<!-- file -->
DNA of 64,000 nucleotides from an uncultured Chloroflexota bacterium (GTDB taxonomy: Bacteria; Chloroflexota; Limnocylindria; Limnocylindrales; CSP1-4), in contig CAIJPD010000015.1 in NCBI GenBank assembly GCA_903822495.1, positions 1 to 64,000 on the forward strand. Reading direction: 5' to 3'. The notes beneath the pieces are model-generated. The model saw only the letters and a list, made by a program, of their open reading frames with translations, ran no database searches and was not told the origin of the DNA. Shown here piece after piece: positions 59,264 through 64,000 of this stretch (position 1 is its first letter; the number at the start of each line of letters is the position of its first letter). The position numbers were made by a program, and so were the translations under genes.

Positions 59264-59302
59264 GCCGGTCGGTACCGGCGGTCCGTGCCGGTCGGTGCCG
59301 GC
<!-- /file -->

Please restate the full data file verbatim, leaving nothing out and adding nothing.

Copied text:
DNA of 64,000 nucleotides from an uncultured Chloroflexota bacterium (GTDB taxonomy: Bacteria; Chloroflexota; Limnocylindria; Limnocylindrales; CSP1-4), in contig CAIJPD010000015.1 in NCBI GenBank assembly GCA_903822495.1, positions 1 to 64,000 on the forward strand. Reading direction: 5' to 3'. The notes beneath the pieces are model-generated. The model saw only the letters and a list, made by a program, of their open reading frames with translations, ran no database searches and was not told the origin of the DNA. Shown here piece after piece: positions 59,264 through 64,000 of this stretch (position 1 is its first letter; the number at the start of each line of letters is the position of its first letter). The position numbers were made by a program, and so were the translations under genes.

Positions 59264-59302
59264 GCCGGTCGGTACCGGCGGTCCGTGCCGGTCGGTGCCG
59301 GC